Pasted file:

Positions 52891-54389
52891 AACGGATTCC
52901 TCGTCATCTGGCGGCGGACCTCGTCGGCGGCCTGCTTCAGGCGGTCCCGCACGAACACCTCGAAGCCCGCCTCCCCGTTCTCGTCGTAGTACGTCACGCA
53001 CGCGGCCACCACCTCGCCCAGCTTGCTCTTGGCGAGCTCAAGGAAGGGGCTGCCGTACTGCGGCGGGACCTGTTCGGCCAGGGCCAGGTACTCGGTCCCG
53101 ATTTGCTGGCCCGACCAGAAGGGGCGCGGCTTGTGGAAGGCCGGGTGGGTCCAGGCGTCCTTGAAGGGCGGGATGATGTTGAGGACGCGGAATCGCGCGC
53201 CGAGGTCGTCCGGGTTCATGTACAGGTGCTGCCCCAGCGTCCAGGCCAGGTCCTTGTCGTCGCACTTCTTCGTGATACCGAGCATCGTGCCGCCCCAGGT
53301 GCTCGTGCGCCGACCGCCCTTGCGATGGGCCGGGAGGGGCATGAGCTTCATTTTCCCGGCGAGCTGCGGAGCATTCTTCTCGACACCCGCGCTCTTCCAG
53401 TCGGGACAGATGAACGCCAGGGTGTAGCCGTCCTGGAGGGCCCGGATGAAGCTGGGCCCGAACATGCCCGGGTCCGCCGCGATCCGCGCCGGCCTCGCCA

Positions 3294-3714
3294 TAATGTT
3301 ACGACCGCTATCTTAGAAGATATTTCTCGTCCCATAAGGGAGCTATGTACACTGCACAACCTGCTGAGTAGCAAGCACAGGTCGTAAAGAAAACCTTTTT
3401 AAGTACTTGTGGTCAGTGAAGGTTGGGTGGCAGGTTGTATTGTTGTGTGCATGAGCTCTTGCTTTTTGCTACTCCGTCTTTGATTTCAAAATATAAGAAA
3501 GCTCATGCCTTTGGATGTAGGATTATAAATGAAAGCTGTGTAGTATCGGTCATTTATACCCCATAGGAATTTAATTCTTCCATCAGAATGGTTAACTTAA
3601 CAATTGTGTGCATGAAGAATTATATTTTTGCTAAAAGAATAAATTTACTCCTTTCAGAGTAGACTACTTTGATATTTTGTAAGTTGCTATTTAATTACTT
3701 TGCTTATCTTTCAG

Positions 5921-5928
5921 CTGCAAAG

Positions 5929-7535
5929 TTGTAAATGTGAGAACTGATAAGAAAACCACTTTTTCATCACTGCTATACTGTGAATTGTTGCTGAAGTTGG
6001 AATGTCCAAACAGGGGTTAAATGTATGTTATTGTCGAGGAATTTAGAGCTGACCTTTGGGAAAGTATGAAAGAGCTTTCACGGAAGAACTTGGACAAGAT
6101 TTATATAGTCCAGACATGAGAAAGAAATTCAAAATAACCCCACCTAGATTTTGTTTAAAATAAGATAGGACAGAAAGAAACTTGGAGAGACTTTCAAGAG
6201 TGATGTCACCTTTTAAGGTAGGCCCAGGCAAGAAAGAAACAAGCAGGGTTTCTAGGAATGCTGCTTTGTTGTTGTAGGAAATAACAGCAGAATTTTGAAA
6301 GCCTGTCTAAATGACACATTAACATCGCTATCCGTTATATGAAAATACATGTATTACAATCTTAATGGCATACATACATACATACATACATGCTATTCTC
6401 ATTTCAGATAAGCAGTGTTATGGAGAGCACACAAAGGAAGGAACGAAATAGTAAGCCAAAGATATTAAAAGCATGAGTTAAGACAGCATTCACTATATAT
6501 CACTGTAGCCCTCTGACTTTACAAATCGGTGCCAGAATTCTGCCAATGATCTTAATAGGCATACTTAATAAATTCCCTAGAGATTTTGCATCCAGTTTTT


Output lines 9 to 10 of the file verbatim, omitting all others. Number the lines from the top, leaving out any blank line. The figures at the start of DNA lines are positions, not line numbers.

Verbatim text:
Positions 3294-3714
3294 TAATGTT